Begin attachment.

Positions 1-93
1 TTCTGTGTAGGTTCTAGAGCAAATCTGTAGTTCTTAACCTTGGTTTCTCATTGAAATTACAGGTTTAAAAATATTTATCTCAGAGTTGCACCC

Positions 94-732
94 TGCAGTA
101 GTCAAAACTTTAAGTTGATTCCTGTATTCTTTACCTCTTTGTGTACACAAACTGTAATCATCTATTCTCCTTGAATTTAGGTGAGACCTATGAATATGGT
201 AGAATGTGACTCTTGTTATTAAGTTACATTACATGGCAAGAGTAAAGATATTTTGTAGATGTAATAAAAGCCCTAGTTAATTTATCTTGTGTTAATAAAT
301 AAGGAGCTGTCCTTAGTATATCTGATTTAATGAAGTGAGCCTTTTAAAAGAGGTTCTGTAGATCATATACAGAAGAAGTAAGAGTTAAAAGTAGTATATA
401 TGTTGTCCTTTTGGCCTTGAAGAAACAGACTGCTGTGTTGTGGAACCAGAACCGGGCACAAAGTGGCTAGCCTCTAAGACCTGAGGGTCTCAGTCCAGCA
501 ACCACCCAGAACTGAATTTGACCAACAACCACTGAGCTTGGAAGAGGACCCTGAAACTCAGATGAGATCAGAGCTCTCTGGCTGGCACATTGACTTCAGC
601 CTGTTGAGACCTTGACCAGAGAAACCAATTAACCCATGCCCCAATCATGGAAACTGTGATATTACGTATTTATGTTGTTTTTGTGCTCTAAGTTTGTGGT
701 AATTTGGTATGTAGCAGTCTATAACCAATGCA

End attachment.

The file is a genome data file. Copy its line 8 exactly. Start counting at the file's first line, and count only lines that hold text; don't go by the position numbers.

401 TGTTGTCCTTTTGGCCTTGAAGAAACAGACTGCTGTGTTGTGGAACCAGAACCGGGCACAAAGTGGCTAGCCTCTAAGACCTGAGGGTCTCAGTCCAGCA